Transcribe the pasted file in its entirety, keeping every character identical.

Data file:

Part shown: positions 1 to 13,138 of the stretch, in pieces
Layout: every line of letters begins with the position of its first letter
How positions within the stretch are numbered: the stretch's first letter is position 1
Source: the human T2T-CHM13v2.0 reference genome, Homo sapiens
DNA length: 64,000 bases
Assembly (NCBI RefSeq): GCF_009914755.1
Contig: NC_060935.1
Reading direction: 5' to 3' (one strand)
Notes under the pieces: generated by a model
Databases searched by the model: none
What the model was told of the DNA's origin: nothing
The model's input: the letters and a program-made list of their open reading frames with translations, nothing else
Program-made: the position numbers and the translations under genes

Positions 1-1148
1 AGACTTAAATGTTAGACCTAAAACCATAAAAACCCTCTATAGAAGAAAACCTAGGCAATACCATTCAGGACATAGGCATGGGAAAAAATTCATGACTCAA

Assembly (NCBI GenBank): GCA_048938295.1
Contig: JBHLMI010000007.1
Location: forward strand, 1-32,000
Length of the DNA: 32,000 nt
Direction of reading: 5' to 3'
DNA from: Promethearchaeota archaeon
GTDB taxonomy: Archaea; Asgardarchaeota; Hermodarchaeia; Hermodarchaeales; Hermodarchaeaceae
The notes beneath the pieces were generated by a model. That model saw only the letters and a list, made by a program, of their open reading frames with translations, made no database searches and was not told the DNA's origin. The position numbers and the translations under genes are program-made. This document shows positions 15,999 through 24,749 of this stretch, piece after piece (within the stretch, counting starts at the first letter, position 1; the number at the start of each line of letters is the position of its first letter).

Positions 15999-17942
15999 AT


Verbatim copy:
Part shown: positions 1 to 13,138 of the stretch, in pieces
Layout: every line of letters begins with the position of its first letter
How positions within the stretch are numbered: the stretch's first letter is position 1
Source: the human T2T-CHM13v2.0 reference genome, Homo sapiens
DNA length: 64,000 bases
Assembly (NCBI RefSeq): GCF_009914755.1
Contig: NC_060935.1
Reading direction: 5' to 3' (one strand)
Notes under the pieces: generated by a model
Databases searched by the model: none
What the model was told of the DNA's origin: nothing
The model's input: the letters and a program-made list of their open reading frames with translations, nothing else
Program-made: the position numbers and the translations under genes

Positions 1-1148
1 AGACTTAAATGTTAGACCTAAAACCATAAAAACCCTCTATAGAAGAAAACCTAGGCAATACCATTCAGGACATAGGCATGGGAAAAAATTCATGACTCAA

Assembly (NCBI GenBank): GCA_048938295.1
Contig: JBHLMI010000007.1
Location: forward strand, 1-32,000
Length of the DNA: 32,000 nt
Direction of reading: 5' to 3'
DNA from: Promethearchaeota archaeon
GTDB taxonomy: Archaea; Asgardarchaeota; Hermodarchaeia; Hermodarchaeales; Hermodarchaeaceae
The notes beneath the pieces were generated by a model. That model saw only the letters and a list, made by a program, of their open reading frames with translations, made no database searches and was not told the DNA's origin. The position numbers and the translations under genes are program-made. This document shows positions 15,999 through 24,749 of this stretch, piece after piece (within the stretch, counting starts at the first letter, position 1; the number at the start of each line of letters is the position of its first letter).

Positions 15999-17942
15999 AT